By 1991, Honda’s engineers knew that completing the basic functions of bipedal walking would require better stabilization, and developed three control techniques. Target ZMP Control is a posture controlling strategy to readjust the robot after an unfavorable movement that almost leads to a fall. This technique had already been developed by Prof. Ichiro Kato and his colleagues at Waseda University. Floor Reaction Control eases landing impact, and is unaffected by bumps on the walking surface. Finally, Foot Planting Location Control is a variable and adaptive controlling strategy that exactly places the foot/leg on a point of landing that is in accordance to the circumstance. These were developed separately before being combined to ensure individual robustness of each strategy.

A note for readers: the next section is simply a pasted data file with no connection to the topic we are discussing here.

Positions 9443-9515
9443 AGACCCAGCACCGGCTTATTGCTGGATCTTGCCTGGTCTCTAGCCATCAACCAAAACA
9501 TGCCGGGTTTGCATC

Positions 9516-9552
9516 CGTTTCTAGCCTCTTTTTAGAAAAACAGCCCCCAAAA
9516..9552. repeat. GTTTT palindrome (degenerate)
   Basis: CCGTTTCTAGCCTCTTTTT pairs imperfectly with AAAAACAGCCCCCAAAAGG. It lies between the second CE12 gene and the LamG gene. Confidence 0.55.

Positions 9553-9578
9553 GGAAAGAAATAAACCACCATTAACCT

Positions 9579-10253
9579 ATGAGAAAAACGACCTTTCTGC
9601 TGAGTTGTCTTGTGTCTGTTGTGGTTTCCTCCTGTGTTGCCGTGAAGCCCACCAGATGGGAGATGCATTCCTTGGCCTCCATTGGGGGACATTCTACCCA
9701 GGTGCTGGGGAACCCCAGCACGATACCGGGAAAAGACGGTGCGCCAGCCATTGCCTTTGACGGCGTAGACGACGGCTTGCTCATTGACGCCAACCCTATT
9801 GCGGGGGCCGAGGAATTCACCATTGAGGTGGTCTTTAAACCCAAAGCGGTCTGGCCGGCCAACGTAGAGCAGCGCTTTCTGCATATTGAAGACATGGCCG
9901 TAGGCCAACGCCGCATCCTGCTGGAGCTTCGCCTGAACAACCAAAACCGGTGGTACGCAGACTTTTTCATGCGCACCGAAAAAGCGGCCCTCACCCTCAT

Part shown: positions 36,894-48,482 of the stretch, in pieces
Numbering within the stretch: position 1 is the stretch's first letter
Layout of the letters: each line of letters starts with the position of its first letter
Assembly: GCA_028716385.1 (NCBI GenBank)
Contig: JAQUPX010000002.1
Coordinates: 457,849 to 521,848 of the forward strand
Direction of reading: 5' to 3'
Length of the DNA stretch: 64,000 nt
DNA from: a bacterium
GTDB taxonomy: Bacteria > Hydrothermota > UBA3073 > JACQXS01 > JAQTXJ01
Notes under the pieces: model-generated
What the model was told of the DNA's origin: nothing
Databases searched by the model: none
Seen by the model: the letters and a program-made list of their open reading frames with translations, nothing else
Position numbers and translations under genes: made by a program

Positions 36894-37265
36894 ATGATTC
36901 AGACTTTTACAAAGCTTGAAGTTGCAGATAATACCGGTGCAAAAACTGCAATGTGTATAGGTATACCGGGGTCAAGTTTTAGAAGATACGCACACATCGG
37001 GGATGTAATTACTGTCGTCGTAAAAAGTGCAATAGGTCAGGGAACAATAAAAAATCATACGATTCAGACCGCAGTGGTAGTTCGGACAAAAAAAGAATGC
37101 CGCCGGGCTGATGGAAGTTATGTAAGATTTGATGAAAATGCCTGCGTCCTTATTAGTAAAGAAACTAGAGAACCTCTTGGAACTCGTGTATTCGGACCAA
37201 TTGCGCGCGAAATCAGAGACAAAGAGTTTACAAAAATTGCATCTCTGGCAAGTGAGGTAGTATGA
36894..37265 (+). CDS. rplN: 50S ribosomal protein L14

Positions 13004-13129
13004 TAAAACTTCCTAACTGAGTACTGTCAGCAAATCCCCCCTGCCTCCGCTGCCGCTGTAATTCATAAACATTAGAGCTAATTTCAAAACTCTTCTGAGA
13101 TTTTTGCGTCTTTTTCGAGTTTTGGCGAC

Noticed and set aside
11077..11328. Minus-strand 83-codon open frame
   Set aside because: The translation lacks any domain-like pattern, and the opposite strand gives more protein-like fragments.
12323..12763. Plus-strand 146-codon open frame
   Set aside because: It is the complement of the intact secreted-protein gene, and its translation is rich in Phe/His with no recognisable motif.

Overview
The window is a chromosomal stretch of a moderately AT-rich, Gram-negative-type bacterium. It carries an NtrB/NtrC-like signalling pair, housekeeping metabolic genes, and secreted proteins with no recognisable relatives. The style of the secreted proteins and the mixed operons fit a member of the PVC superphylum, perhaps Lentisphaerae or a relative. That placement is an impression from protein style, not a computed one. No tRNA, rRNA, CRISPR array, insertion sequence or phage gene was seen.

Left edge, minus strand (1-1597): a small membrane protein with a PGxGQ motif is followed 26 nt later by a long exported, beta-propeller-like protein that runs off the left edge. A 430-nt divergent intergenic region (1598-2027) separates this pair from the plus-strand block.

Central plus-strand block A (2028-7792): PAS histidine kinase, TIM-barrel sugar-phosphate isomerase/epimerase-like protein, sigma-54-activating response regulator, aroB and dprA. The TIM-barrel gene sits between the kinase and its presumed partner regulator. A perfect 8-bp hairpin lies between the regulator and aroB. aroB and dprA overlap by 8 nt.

Knee length was increased to 40cm to simulate the quick human step speed of 4.7km/h.
The first autonomous locomotion model had a large head cover. The stabilized walking mechanism was established with the E5, which achieved stable, two-legged walking even on steps or sloping surfaces.
Experimental Model 6 had autonomous control of balancing when going up and down stairs and slopes, and when stepping over an obstacle.
Of course, Honda was still keeping everything top secret. Nobody knew what was going on in their robotics lab, but that would soon change. The next step was to attach the legs to a body and create a humanoid robot.